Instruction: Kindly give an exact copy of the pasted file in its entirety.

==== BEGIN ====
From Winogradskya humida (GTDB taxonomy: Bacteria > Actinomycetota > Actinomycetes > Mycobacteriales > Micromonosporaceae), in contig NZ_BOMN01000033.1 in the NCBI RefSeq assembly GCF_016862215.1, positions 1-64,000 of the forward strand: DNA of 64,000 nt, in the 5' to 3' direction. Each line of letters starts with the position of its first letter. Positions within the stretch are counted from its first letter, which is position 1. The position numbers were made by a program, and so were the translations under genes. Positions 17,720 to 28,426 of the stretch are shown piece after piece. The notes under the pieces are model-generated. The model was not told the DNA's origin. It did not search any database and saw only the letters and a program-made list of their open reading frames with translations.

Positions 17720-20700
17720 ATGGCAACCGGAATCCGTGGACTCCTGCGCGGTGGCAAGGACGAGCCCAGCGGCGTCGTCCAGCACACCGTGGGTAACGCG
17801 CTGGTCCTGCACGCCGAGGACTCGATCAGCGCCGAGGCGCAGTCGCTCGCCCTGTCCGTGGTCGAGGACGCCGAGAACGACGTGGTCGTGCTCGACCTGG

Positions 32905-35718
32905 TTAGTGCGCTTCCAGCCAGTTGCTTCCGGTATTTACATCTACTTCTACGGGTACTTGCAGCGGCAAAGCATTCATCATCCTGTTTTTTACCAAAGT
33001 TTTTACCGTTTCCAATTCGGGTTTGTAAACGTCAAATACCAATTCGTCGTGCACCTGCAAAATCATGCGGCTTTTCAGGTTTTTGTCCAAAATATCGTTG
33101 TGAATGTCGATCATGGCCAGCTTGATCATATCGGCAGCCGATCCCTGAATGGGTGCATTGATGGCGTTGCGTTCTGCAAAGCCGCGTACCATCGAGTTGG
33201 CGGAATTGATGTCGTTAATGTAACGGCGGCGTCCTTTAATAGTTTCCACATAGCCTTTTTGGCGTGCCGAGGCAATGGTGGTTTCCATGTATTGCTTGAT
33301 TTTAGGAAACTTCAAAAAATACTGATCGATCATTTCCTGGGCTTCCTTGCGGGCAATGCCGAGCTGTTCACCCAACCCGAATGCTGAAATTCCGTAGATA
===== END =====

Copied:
From Winogradskya humida (GTDB taxonomy: Bacteria > Actinomycetota > Actinomycetes > Mycobacteriales > Micromonosporaceae), in contig NZ_BOMN01000033.1 in the NCBI RefSeq assembly GCF_016862215.1, positions 1-64,000 of the forward strand: DNA of 64,000 nt, in the 5' to 3' direction. Each line of letters starts with the position of its first letter. Positions within the stretch are counted from its first letter, which is position 1. The position numbers were made by a program, and so were the translations under genes. Positions 17,720 to 28,426 of the stretch are shown piece after piece. The notes under the pieces are model-generated. The model was not told the DNA's origin. It did not search any database and saw only the letters and a program-made list of their open reading frames with translations.

Positions 17720-20700
17720 ATGGCAACCGGAATCCGTGGACTCCTGCGCGGTGGCAAGGACGAGCCCAGCGGCGTCGTCCAGCACACCGTGGGTAACGCG
17801 CTGGTCCTGCACGCCGAGGACTCGATCAGCGCCGAGGCGCAGTCGCTCGCCCTGTCCGTGGTCGAGGACGCCGAGAACGACGTGGTCGTGCTCGACCTGG

Positions 32905-35718
32905 TTAGTGCGCTTCCAGCCAGTTGCTTCCGGTATTTACATCTACTTCTACGGGTACTTGCAGCGGCAAAGCATTCATCATCCTGTTTTTTACCAAAGT
33001 TTTTACCGTTTCCAATTCGGGTTTGTAAACGTCAAATACCAATTCGTCGTGCACCTGCAAAATCATGCGGCTTTTCAGGTTTTTGTCCAAAATATCGTTG
33101 TGAATGTCGATCATGGCCAGCTTGATCATATCGGCAGCCGATCCCTGAATGGGTGCATTGATGGCGTTGCGTTCTGCAAAGCCGCGTACCATCGAGTTGG
33201 CGGAATTGATGTCGTTAATGTAACGGCGGCGTCCTTTAATAGTTTCCACATAGCCTTTTTGGCGTGCCGAGGCAATGGTGGTTTCCATGTATTGCTTGAT
33301 TTTAGGAAACTTCAAAAAATACTGATCGATCATTTCCTGGGCTTCCTTGCGGGCAATGCCGAGCTGTTCACCCAACCCGAATGCTGAAATTCCGTAGATA